The most logical solution is to say, a bit of both – probably – at different times. Martin’s previous studies support this idea, thanks to interviews with performers. I like the comparison as one of building with lego or weaving in changes. Studies show that when building blocks are not available, if forced to improvise in an unfamiliar key, then performers don’t have access to stored motor programs (Goldman, 2012). But what if they are in their element?
This is where Charlie Parker comes in. Martin studied 48 of his short improvisations dating from 1946 to 1954. The one notated example given in the paper is 22 notes long. The corpus was transcribed in the late 1980s by Peter Sprague.
The MIDI files of the recordings were imported into Finale for editing and then into MATLAB where the data were converted into information about beat onset and duration, channel, pitch, velocity, onset and duration. The aim was to extract the pitch and rhythm patterns, to see if similar patterns ocurred with regularity or if their appearance could be ascribed to chance.
The ultimate question is does Parker have a ‘…memorized library of melodic figures that is accessed during all improvisations?’ (p.272)
RESULTS: In total, 82.6% of the eligible notes in the corpus began a 4-interval (5 note) pattern and the mean number of times these patterns were repeated in the corpus was 26.3. Astonishingly, half the notes in the corpus started a 4-interval pattern that ocurred 9 times or more. Even when the analysis was limited to sequences containing the same four intervals and rhythms, 57.6% of notes started patterns that ocurred at least twice in the corpus.
The whole analysis of this paper is very comprehensive and goes into pattern lengths and the composition of common patterns, but I won’t go into the detail of that here.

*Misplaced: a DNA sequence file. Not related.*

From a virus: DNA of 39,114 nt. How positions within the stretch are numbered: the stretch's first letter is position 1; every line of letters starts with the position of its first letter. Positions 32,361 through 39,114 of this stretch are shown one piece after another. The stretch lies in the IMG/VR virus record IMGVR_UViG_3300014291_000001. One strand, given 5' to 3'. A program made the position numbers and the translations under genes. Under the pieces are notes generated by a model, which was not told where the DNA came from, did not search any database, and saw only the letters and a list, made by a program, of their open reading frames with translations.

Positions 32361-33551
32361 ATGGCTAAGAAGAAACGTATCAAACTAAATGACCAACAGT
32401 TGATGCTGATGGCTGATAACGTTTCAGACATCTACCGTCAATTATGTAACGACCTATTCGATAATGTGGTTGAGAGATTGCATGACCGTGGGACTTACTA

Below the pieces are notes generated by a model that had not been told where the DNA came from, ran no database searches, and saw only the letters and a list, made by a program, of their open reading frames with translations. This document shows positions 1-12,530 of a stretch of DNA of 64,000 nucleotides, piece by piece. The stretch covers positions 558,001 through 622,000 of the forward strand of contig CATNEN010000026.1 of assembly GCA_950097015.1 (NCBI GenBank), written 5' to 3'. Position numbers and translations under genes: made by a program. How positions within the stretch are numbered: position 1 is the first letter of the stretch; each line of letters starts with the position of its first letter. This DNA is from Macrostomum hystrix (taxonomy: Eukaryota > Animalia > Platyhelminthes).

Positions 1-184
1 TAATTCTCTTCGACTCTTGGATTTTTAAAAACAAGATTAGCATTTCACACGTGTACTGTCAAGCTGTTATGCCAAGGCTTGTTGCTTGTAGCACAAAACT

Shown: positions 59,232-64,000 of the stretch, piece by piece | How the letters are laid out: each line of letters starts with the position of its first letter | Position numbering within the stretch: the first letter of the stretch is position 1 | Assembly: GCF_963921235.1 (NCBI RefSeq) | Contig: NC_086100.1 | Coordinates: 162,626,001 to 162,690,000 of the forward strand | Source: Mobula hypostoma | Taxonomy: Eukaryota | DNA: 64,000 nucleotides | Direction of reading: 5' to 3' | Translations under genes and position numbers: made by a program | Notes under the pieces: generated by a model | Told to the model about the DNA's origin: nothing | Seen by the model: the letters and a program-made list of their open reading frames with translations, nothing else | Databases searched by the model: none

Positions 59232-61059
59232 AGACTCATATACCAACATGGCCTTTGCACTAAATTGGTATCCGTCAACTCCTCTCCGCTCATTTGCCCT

This analysis doesn’t take account of patterns repeated with slight variations, and many would argue that the devil, in this case the delight, is in the detail. No-one (no-one I know) would question Charlie Parker’s creativity – that is not the point of the analysis. The point is to show that even the best improvisers rely on patterns, brought forth auditory and motor programs from memory, and skilfully insert them at the right points in performance.
In summary, the answer to our question – does Parker have a memorized library of melodic figures that is accessed during all improvisations – is almost certainly ‘yes’. In total, Martin suggests that 99.3% of the notes in the corpus he studied were part of a pattern.
It seems therefore, that pattern use is essential to improvisation. The idea that such patterns are not stored and re-used (the other theory we called procedures) is hard to reconcile with these data.
But remember we are talking here about improvisation in the most comfortable setting, where the performer knows the rules and structure of the sound around him like the back of his hand. What happens when improvisers are placed outside their comfort zone is an interesting question for future research. In such an arena it is likely that our two theories will not come to the same conclusion.
So, Dear Reader, I wish you a happy weekend. I hope the weather is lovely – and if not, have no fear. Summer is around the corner…or if you love Charlie Parker, then it is just a click away.
“Music is your own experience, your own thoughts, your wisdom. If you don’t live it, it won’t come out of your horn. They teach you there’s a boundary line to music. But, man, there’s no boundary line to art” – Charlie Parker
Reference: Norgaard, M. (2014) How jazz musicians improvise: The central role of auditory and motor patterns. Music Perception, 31 (3), 271-287.